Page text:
I will never forget sitting down to have a serious coaching conversation with a new employee. His name was Ed, and he had come to my team with years of face-to-face selling experience.
I was running a call center team, and thought Ed’s experience in sales would be a benefit. Ed had come to my door that morning, tell me he needed to talk with me. I had a series of meetings that would result in a series of additional meetings, but didn’t feel I had the time to give this conversation.
“Ed, why don’t we try to talk at the end of the day? I have a bunch of meetings today and I want to give you my full attention.”
Within that eight-hour period of neglect, I missed my monthly goal because Ed was miserable and didn’t make one call. Somehow, I think I should have been ten minutes late for my first meeting. When we finally met, Ed basically said this:
“I hate this job. I don’t like talking to people on the phone because it interrupts their day. I can’t see their faces to see how they’re responding to me. I dread coming in and I love leaving. I am putting in my notice.”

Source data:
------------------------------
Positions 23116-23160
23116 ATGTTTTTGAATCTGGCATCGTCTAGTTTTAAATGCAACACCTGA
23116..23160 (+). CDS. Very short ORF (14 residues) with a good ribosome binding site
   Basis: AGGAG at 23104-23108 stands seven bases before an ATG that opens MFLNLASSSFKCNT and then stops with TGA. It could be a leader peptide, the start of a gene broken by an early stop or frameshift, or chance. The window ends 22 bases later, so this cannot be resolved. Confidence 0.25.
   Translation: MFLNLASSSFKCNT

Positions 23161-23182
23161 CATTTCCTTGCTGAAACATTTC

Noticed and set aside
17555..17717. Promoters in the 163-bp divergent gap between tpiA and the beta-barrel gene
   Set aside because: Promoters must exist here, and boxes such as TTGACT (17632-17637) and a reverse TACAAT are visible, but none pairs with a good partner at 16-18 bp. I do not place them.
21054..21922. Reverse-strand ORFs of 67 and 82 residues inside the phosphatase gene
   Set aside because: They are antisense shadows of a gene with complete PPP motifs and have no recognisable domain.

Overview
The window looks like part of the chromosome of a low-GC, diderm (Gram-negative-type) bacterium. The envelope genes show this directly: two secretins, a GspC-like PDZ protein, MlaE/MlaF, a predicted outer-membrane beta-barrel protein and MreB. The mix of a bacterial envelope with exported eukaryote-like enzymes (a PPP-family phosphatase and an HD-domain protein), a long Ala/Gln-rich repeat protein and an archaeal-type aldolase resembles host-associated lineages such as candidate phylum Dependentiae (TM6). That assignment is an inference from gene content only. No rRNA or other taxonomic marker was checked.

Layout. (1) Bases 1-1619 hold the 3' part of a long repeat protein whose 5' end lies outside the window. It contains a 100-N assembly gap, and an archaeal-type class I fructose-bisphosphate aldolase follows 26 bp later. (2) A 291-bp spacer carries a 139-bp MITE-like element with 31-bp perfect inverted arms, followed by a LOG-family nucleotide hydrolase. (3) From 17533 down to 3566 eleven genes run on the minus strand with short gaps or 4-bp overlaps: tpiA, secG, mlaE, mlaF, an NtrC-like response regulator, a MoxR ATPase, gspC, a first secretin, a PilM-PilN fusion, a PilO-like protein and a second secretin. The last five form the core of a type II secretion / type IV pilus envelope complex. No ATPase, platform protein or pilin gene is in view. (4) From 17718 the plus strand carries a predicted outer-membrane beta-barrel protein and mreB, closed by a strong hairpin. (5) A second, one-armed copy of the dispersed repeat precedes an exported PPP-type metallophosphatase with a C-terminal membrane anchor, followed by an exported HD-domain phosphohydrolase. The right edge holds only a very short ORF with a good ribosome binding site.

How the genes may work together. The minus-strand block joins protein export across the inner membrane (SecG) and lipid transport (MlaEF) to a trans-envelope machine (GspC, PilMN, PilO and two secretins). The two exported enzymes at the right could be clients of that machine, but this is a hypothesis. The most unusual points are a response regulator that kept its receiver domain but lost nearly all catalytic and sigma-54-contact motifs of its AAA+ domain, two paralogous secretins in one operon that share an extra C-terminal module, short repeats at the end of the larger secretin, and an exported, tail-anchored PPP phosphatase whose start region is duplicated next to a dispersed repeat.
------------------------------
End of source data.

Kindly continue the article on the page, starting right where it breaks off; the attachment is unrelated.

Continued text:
I looked at Ed, amazed that he was throwing in the towel so early. “Ed, why don’t I work with you on these calls? I think there might be some small things you can do differently.”
“No, there isn’t. You don’t know what it’s like on these calls because you have yet to listen to one of mine. I’m done.”
In that moment I realized my biggest mistake – I was so busy writing reports and attending meetings I had never really understood what my team was experiencing every day. I wasn’t there.
When describing a great journalist, Lane Degregory says:
“You need to be at the scene – to smell it, taste it, hear the dialogue, see the body language, look the people you will write about in the eye.”
I think the same applies to great leadership. You need to experience what your team experiences, smell it, taste it, hear it, see it, and look them in the eye when you coach them. I don’t know that I could have saved Ed had I been more aware, but I certainly could have saved him some misery.
Next time, I’m living it before I lead it.
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